then the next segment of colon involved,
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we call that proctosigmoiditis.
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The next group of people, it extends
farther up into the descending colon,
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and we call that left-sided colitis.
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In some people, the entire colon is
involved, and we call that pancolitis.
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So the symptoms are really
the same whether somebody's having
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a new presentation or a flareup.
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urgency, abdominal pain.
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As it become more severe,
the pain becomes worse.
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People feel more tired,
they lose their appetite.
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Sometimes people have a fever,
they have malaise, weakness.
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If you're bleeding,
you can become anemic and iron deficient.
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If you're having diarrhea all the time,
you could be losing protein, nutrients,
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electrolytes, fluid, become dehydrated,
everything that goes along with that.
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Ulcerative colitis may lead to
a variety of complications which are not
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always related directly to the intestines,
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to presence of chronic
inflammation in the body.
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Sometimes it may damage the liver,
and sometimes in rare
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situations it may lead to development
of cancer in the colon and rectum.
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Sometimes people have eye
manifestation, iritis, uveitis things like
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this, episcleritis, where the eyes become
red and painful and very irritated.
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Precise reasons for
ulcerative colitis are unknown.
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But there are several theories
behind the disease development and
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they include genetic predisposition
of certain individuals.
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The reaction to certain food we eat.
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Abnormal inflammation and protracted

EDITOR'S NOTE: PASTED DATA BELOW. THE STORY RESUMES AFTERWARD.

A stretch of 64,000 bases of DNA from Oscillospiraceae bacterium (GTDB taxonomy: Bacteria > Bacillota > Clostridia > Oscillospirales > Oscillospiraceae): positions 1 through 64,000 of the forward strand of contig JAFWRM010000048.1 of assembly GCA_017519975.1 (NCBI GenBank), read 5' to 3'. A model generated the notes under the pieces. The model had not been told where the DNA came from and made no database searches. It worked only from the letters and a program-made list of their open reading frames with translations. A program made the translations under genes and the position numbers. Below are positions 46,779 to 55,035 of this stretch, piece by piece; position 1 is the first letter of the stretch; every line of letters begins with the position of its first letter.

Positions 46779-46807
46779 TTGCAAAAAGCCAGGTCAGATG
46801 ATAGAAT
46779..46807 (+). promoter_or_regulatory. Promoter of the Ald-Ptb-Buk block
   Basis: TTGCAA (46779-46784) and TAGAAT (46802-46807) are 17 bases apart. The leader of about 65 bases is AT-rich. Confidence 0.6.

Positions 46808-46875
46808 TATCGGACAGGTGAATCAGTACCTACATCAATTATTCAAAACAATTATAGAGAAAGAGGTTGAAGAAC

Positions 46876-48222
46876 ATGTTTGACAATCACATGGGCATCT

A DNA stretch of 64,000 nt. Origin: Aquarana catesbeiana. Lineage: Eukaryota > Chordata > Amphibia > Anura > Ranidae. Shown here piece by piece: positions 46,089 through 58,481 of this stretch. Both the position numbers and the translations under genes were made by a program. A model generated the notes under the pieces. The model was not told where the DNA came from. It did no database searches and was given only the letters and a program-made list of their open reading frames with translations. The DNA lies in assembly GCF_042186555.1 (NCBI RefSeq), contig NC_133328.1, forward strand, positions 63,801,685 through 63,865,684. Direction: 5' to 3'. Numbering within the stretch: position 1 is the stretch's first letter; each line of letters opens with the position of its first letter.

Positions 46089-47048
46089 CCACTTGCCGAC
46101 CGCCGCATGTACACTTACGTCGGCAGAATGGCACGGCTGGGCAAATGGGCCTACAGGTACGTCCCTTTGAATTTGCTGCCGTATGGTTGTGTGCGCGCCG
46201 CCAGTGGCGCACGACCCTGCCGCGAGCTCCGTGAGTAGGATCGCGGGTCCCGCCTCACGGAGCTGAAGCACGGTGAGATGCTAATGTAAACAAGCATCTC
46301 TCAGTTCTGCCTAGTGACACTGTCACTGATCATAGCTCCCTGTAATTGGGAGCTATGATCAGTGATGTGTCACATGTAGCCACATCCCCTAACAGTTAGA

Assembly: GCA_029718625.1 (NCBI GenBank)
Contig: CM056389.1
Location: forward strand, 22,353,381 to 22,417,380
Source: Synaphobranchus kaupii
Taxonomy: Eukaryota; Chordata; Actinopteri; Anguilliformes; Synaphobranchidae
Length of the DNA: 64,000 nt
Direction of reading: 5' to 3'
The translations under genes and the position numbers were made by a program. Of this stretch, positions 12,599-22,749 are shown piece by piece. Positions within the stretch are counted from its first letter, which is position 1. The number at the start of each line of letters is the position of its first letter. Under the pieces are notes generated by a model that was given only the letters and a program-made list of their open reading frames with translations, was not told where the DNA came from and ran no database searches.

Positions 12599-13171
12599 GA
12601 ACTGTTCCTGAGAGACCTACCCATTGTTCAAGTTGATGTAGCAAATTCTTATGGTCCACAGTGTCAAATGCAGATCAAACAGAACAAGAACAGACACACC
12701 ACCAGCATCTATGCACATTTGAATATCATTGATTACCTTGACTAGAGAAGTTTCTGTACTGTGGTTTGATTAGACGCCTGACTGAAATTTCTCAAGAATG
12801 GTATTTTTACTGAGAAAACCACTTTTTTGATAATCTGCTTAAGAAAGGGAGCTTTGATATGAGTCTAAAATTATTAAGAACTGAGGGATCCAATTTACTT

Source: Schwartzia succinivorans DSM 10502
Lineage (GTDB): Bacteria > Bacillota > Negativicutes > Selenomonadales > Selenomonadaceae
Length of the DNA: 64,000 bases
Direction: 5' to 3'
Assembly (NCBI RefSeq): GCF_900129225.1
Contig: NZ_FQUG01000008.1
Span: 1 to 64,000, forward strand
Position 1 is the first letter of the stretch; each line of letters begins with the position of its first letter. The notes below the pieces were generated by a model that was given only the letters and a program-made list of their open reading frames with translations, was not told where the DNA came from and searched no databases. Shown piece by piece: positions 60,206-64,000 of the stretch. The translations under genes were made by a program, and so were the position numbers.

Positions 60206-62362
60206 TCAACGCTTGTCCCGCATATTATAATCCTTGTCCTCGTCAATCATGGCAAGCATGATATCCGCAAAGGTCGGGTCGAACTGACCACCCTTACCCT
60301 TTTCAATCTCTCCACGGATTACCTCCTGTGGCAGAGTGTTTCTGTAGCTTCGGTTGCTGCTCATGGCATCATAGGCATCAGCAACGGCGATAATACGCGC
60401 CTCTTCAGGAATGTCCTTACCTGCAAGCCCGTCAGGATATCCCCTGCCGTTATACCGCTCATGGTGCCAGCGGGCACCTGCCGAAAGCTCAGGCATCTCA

inflammation when the inflammation
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continues beyond the infection or other
trigger already is gone from our body.
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Ulcerative colitis often presents
in patients who are young adults or
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also in patients who are 60 or older.
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Most patients who are diagnosed
with ulcerative colitis will
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full colonoscopy with biopsies
to confirm the diagnosis.
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And they will need to initiate
medical therapy for their disease.
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But primarily, the goal of treatment
these days is not just to deal with
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the symptoms but to really try to get
the underlying inflammation to be under
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control so that the patients don't have
symptoms that need to be treated anymore.
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Patient education: ulcerative colitis (beyond the basics). Waltham, MA: UpToDate, 2018. (Accessed on December 7, 2018 at https://www.uptodate.com/contents/ulcerative-colitis-beyond-the-basics.)
Types of ulcerative colitis. New York, NY: Crohn’s & Colitis Foundation. (Accessed on December 7, 2018 at http://www.crohnscolitisfoundation.org/what-are-crohns-and-colitis/what-is-ulcerative-colitis/types-of-ulcerative-colitis.html.)
Ulcerative colitis. Bethesda, MD: National Institute of Diabetes and Digestive and Kidney Diseases, 2014. (Accessed on December 7, 2018 at https://www.niddk.nih.gov/health-information/digestive-diseases/ulcerative-colitis.)
Ulcerative colitis. Washington, DC: MedlinePlus, U.S. National Library of Medicine. (Accessed on December 7, 2018 at https://medlineplus.gov/ulcerativecolitis.html.)
What is ulcerative colitis? New York, NY: Crohn’s & Colitis Foundation. (Accessed on December 7, 2018 at http://www.crohnscolitisfoundation.org/what-are-crohns-and-colitis/what-is-ulcerative-colitis/.)